The Liben Synagogue stands in the district of Prague 8 at the Palmovka junction. Today it is used several times a year by members of the Prague Jewish community– mostly the Czech Union of Jewish Youth. It was used for celebrating the feast of Passover in the spring of 2017 / 5777.

Jewish community of Liben

After losing the war with Prussia during the reign of Maria Theresa, almost all of Silesia was lost. Anger was directed against the Jews. They were criticized for “helping the enemy”, and an edict was issued to denounce the Jews, first in 1744 from Prague, and then the whole of Bohemia in 1745. The denunciation was to take effect in forty-five days. It was stated that the 10,000 inhabitants had to move to a ghetto. At the time, they comprised a quarter of the city’s population. The Jews could settle for at least 2 hours from the city gates, and had to spend the night there and only a day in the city to deal with the formalities needed to evict.

The real expulsion but did not happen because Prague was so dependent on the financial transactions with Jews. Trade relations were compromised. Marie Terezie was under pressure from all kinds of institutions and states to invite the Jews back, which she did in 1748. However, several dozens of families had already been built in Liben, and a ghetto in Liben was established.

Ghetto and Old Synagogue

Although the Jews eventually returned, Liben’s Jewish community became the second most important Jewish center in today’s Prague. The Liben’s ghetto was located between today’s streets Voctár, Kozeluzska, Vojen and the now-defunct Jirchárské and Kozní. In Kozeluzska Street, which was the center of the ghetto, there was an old synagogue, of which information about it is scarce. However, like the whole Jewish settlement, it was in a disadvantageous location, as it was often flooded by floods from the Vltava River. It was demolished in 1862, several years after the construction of a new one.

New Synagogue

The foundation stone for the construction of the new synagogue was laid on November 23, 1846 in the presence of Archduke Stepan, beyond the boundary of the original ghetto. The construction lasted for twelve years and was celebrated in 1858. The building was built in Neo-Romanesque style with oriental elements, in the spirit of romantic historicism, a very fashionable style at that time. An alley with low trees led to the entrance to the entrance.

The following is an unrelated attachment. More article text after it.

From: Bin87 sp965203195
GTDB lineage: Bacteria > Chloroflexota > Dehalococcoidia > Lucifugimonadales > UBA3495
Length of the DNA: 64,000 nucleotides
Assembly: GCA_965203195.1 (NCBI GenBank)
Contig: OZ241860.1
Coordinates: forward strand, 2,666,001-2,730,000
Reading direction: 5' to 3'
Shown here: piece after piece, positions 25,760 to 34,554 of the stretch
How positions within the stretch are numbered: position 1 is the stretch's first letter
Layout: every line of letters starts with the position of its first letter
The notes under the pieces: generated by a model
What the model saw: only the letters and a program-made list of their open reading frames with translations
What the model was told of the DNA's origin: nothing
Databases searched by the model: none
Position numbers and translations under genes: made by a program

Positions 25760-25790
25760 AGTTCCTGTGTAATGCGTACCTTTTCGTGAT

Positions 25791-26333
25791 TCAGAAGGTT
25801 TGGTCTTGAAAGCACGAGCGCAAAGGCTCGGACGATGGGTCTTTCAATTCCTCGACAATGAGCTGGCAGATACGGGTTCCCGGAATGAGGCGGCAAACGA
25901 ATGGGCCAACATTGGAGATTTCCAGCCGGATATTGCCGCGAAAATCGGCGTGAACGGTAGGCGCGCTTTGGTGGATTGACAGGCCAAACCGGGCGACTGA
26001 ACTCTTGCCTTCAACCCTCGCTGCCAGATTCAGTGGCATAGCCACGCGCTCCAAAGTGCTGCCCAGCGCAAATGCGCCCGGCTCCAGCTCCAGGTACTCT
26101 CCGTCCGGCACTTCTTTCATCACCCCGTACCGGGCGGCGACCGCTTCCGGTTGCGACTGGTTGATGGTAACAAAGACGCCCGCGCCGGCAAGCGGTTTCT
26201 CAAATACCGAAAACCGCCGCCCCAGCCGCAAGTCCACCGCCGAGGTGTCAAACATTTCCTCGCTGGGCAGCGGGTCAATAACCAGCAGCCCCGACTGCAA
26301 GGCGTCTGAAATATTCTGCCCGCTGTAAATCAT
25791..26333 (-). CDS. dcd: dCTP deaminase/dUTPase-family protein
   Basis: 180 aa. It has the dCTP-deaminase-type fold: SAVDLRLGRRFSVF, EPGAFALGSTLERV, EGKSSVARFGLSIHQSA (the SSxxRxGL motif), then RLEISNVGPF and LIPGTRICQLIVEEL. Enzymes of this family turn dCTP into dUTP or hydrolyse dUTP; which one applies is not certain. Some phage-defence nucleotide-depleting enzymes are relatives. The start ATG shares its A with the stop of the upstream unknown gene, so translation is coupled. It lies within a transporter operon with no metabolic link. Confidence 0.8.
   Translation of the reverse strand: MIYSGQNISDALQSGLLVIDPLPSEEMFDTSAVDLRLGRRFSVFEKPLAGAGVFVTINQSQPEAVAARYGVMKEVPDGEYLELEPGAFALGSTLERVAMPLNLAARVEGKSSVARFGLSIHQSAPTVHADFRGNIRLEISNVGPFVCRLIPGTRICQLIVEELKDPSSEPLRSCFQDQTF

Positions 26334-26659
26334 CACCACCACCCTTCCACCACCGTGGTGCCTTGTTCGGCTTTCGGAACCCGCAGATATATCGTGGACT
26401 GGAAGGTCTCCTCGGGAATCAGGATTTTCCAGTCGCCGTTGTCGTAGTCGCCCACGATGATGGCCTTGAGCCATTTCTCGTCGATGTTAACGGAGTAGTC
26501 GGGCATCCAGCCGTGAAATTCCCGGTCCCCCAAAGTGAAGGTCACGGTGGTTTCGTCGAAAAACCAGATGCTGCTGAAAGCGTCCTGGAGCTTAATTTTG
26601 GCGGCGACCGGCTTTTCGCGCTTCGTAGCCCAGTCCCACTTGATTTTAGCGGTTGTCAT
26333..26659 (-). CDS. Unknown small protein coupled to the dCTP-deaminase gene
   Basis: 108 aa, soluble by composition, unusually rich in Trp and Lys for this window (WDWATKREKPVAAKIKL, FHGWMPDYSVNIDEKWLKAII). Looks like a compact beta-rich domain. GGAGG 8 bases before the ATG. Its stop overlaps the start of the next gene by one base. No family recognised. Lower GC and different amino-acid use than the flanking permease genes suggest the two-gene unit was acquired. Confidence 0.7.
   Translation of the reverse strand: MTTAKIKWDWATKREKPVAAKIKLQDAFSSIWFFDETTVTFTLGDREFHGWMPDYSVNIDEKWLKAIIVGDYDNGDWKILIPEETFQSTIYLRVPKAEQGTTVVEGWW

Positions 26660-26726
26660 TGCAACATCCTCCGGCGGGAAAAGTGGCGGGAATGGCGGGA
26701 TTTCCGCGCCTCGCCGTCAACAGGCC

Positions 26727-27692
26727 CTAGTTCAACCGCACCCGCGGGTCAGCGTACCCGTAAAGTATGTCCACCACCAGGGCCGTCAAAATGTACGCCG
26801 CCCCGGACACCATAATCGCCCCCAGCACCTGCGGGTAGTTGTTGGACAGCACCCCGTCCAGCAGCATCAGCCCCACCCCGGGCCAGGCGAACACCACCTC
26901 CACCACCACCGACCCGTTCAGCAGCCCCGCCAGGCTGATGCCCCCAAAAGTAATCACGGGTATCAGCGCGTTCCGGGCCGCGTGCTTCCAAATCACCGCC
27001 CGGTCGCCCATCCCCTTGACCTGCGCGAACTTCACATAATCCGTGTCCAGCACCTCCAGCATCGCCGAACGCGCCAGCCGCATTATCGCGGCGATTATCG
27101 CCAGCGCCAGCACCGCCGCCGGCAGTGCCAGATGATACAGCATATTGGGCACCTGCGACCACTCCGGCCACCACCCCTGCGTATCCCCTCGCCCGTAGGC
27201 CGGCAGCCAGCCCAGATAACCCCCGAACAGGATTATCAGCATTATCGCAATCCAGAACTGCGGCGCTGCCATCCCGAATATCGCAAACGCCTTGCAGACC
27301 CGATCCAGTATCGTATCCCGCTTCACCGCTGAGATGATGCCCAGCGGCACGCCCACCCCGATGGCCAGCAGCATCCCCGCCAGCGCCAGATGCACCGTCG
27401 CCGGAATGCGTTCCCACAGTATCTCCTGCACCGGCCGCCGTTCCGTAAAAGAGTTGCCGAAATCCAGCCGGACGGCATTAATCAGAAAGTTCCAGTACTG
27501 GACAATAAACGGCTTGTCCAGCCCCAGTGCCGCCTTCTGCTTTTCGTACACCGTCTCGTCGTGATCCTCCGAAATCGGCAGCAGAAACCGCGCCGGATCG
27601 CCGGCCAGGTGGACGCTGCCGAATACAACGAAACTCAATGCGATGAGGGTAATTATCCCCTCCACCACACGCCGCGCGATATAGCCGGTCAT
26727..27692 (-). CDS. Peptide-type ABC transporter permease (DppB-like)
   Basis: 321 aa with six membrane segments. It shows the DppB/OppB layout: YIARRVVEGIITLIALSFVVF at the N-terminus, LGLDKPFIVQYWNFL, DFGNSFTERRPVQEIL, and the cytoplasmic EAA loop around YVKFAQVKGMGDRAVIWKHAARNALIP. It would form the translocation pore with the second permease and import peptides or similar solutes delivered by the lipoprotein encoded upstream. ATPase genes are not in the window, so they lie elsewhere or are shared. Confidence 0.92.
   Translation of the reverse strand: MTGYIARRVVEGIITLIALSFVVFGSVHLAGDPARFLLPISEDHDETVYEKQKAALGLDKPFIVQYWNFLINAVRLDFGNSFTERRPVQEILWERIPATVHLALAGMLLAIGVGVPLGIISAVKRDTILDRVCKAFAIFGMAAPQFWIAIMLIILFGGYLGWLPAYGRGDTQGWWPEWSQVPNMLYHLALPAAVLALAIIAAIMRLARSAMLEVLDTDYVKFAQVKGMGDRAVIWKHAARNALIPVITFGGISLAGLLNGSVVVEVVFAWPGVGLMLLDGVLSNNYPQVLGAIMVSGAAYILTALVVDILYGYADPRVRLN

The building itself is relatively simple. It is monothilic with only one storey, and is finished with a saddle roof. The façade originally had a much richer stucco that did not survive time. The interior has a basilic shape, replicating the inside of a Christian church, and its arrangement is oriented to Jerusalem, in the direction of which is terminated by the aron.

Synagogue before, during and after the Holocaust

The services were held here for Liben citizens of the Jewish religion continuously until World War II. In the 1930s, for example, Arnošt Lustig and Helga Hošková-Weissová, both of whom were still children, were attending the Synagogue regularly, especially on High Holidays. Both of them are well-known Lebanese natives. In 1941, the Liben Synagogue, as well as all others in the Protectorate, was closed and transformed into a warehouse of confiscated Jewish property.

After World War II, it was not restored to a house of faith. The synagogue remained a warehouse for fruit and later backdrops near the Theater under Palmovka. In the 1950s, sculptor Bohumil Hrabal often stayed there. In the relaxed atmosphere of the 1960s, the synagogue revived the literary and philosophical debates and workshops of Bohumil Hrabal, Egon Bondy and Vladimir Boudnik.

After the revolution in 1989, the synagogue was evacuated and partially restored. It began to be used again for cultural and religious purposes, and will hopefully be continued in the future.

Liben is one of the most important centers of the Jewish community in Prague. It is an ideal location for kosher tours in the Czech Republic due to the rich history and heritage that the people have in the area. One notable Jewish landmark is the Liben Synagouge.

Source by Donald Smithon